Türkiye calls for Russia, Ukraine truce ahead of Erdoğan-Putin meeting
“A ceasefire must be established as soon as possible. The sooner the better,” Foreign Minister Mevlüt Çavuşoğlu said in an interview with the TVnet broadcaster.
The Russian attacks jeopardized the diplomatic efforts which aimed to solve the Ukrainian crisis Çavuşoğlu said.
“Unfortunately [both sides] have quickly moved away from diplomacy” since the talks between Russian and Ukrainian negotiators in Istanbul in March, he stated.
“As the Ukraine-Russian war drags on, unfortunately, the situation gets worse and more complicated,” added the Turkish top diplomat.
Erdoğan, who has a good working relationship with Putin despite disagreements on several issues including in Syria, will meet with the Russian leader in Astana on Oct. 13, Russian Foreign Minister Sergei Lavrov said on Oct. 11.
Lavrov said that Moscow was open to talks with the West on the Ukraine war but had yet to receive any serious proposal to negotiate.
The Turkish president has long sought to bring together Kyiv and Moscow for truce talks since Russia attacked Ukraine on Feb. 24. NATO member Türkiye, which has stayed neutral throughout the conflict in Ukraine, has good relations with its two Black Sea neighbors, Russia and Ukraine.
Greece disturbed by Türkiye’s global position
Elaborating on Greece’s “provocative” actions against Türkiye in the recent period, Çavuşoğlu said, “Greece is very disturbed by the fact that Türkiye is not only a regional but also a global actor.”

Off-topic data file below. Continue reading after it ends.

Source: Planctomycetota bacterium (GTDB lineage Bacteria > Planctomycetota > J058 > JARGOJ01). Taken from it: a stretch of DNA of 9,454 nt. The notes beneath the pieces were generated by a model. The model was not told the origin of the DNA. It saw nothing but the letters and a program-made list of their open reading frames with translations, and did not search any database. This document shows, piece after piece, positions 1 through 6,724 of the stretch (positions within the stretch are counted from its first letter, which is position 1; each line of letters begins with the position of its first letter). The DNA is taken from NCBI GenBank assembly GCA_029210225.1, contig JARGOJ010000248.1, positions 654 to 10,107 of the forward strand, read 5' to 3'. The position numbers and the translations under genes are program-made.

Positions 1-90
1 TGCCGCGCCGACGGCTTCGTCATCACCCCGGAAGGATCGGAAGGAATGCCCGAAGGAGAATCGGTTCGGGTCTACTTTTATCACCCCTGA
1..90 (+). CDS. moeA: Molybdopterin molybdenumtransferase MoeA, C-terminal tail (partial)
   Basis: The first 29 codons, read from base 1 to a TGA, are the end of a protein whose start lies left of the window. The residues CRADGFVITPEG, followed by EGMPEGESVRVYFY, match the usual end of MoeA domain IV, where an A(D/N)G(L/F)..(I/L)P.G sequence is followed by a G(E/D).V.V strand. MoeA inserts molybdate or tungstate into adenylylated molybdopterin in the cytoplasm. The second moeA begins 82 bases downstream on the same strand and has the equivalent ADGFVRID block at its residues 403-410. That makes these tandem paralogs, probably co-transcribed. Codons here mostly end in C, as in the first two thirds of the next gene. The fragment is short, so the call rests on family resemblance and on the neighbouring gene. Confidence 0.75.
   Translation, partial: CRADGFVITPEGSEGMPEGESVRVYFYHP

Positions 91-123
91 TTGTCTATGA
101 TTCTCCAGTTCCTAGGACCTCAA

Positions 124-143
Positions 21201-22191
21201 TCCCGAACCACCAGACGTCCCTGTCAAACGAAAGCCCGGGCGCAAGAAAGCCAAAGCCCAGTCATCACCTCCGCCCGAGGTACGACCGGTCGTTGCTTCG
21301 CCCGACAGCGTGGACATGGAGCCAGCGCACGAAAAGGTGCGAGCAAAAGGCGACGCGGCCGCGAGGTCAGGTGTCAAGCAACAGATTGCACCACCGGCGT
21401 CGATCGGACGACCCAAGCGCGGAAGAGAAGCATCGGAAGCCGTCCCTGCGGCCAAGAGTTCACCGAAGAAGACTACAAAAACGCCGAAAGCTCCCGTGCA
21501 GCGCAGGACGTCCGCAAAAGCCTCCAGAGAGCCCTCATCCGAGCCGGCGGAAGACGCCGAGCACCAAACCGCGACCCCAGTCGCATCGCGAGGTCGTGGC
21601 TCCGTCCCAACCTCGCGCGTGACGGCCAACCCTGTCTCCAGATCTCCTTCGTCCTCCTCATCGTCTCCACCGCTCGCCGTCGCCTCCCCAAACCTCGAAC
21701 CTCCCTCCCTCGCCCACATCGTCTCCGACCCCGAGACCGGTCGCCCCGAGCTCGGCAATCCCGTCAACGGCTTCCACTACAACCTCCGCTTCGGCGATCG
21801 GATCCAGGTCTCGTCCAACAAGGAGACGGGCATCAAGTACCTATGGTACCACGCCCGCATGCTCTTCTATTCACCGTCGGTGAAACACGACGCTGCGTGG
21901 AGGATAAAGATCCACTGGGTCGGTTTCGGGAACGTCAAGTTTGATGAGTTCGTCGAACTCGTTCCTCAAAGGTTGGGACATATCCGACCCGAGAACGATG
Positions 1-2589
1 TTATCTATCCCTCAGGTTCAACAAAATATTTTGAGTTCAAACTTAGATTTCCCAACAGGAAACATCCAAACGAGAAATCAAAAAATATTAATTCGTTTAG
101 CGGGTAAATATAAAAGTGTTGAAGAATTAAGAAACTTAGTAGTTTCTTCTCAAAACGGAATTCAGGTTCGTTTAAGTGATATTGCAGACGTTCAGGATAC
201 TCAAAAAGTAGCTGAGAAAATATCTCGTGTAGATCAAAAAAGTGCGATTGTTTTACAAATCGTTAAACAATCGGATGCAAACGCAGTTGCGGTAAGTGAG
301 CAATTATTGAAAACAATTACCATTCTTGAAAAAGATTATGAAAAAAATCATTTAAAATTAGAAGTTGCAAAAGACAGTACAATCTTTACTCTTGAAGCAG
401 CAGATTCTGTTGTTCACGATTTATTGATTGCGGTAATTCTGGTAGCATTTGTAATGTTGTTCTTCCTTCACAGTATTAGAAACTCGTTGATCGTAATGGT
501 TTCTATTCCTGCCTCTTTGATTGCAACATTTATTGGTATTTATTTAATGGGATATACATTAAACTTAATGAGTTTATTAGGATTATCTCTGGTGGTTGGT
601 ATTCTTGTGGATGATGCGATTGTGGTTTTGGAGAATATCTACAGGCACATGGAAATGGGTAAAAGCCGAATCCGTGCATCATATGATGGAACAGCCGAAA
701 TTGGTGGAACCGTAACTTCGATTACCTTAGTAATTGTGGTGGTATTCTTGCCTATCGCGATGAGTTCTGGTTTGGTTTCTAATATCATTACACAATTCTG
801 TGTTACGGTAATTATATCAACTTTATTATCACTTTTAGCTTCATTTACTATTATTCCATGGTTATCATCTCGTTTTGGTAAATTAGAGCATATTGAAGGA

He emphasized that Greece violated the non-military status of the eastern Aegean islands and that it panicked after the letters Türkiye sent to the U.N.
Çavuşoğlu called on Greece to go to the International Court of Justice to resolve the problems between Ankara and Athens regarding the Aegean Sea.
“I call on Greece, ‘Come, if you are confident in yourself, don’t deceive the nation, don’t lie. Remove the reserve you have placed in the jurisdiction of the International Court of Justice regarding the status of these demilitarized islands,” Çavuşoğlu said.
Pointing out that Greece violates international law, especially regarding airspace, Çavuşoğlu said, “This time, we are responding in kind. We are also responding to every step of the way in the field, at sea and on land.”
When asked about the support of the United States to Greece, Çavuşoğlu said, “The balance of the U.S. is broken. It was balanced in Cyprus, in the relations between Greece and Türkiye before.”
He suggested that Washington spoiled the balance to make the Greek lobbies happy.
The U.S. Ambassador in Athens should know that this policy will neither benefit the U.S. nor benefit Greece, he said and added, “Not in Cyprus. We have to protect our interests, and we will, even if the World turns up against us. We will protect the rights of the Turkish Cypriots. We will also protect our interests.”
Meanwhile, Minister of Agriculture and Forestry Vahit Kirişci expressed his concern about the effects of the Russia-Ukraine war on the grain corridor.
“There is no risk for us, but if the war continues as it is, there is a risk, it should worry everyone,” he told reporters on Oct. 10 after the cabinet meeting.
“It is also important for us because as a result, we are also inevitably affected by world prices,” he added.